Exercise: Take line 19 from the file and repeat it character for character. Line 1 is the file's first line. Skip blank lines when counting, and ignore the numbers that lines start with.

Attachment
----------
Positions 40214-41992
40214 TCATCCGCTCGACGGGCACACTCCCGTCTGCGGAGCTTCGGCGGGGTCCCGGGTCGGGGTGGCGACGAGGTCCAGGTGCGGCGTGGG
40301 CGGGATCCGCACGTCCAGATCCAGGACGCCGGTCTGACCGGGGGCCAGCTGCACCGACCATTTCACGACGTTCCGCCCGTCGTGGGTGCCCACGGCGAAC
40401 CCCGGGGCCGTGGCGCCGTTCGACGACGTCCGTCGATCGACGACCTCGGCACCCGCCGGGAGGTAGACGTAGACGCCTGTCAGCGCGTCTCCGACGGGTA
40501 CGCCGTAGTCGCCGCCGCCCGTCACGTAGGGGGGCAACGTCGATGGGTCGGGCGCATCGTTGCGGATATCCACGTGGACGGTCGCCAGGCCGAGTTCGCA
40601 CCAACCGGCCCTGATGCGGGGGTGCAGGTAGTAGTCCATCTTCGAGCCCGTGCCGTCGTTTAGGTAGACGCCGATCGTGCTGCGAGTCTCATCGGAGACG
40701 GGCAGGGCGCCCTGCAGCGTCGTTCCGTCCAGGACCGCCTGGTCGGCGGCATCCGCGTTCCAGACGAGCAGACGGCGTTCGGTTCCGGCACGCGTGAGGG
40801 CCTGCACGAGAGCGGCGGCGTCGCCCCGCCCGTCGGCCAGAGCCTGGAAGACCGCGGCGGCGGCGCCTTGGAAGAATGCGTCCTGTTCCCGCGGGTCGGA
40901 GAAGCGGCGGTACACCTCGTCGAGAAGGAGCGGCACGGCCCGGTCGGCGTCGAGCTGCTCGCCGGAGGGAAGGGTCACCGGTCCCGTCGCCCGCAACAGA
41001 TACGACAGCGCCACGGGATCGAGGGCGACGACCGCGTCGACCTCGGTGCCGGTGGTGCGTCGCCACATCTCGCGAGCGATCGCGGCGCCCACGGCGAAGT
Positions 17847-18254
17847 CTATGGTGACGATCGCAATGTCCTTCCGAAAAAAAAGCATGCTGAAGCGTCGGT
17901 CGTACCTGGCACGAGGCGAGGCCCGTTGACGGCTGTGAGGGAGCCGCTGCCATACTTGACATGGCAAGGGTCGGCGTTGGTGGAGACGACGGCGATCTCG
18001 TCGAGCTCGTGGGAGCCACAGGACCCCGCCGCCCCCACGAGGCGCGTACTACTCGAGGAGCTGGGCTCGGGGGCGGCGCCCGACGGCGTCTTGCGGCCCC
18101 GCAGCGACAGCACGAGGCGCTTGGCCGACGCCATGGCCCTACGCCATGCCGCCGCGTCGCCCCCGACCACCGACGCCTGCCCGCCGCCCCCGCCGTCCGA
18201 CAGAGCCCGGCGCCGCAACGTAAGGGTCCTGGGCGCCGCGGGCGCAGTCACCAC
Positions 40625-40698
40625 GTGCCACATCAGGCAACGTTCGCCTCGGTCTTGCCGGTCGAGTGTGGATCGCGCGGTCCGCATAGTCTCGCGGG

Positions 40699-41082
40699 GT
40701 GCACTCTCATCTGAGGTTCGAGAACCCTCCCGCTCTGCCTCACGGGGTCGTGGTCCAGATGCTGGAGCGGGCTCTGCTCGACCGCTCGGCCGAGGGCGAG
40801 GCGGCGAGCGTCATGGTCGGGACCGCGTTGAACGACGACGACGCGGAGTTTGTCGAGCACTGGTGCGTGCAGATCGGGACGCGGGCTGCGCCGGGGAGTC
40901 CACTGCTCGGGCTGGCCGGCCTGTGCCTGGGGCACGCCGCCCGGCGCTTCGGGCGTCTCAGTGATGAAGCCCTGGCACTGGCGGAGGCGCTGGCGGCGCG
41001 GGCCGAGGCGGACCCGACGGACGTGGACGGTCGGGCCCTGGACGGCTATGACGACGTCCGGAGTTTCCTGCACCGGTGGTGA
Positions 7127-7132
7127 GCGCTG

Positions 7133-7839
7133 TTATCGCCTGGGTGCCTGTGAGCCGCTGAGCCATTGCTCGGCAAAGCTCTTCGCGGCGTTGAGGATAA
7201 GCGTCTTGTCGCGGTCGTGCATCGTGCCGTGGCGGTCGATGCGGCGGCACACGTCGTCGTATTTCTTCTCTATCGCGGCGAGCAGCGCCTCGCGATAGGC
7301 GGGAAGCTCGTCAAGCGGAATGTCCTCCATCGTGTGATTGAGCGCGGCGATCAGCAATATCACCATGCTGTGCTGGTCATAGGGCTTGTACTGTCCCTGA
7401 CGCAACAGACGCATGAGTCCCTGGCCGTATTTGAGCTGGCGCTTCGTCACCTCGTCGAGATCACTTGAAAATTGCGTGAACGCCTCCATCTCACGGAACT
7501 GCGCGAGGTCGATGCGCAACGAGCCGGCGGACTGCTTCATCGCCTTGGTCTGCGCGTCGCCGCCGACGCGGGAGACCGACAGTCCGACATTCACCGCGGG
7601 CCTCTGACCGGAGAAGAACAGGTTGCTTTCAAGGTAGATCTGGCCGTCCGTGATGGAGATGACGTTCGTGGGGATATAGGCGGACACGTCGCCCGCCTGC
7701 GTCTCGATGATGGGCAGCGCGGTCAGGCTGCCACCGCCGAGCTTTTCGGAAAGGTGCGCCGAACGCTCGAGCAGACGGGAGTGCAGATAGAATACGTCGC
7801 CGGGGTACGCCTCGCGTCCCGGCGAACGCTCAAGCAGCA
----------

Positions 40699-41082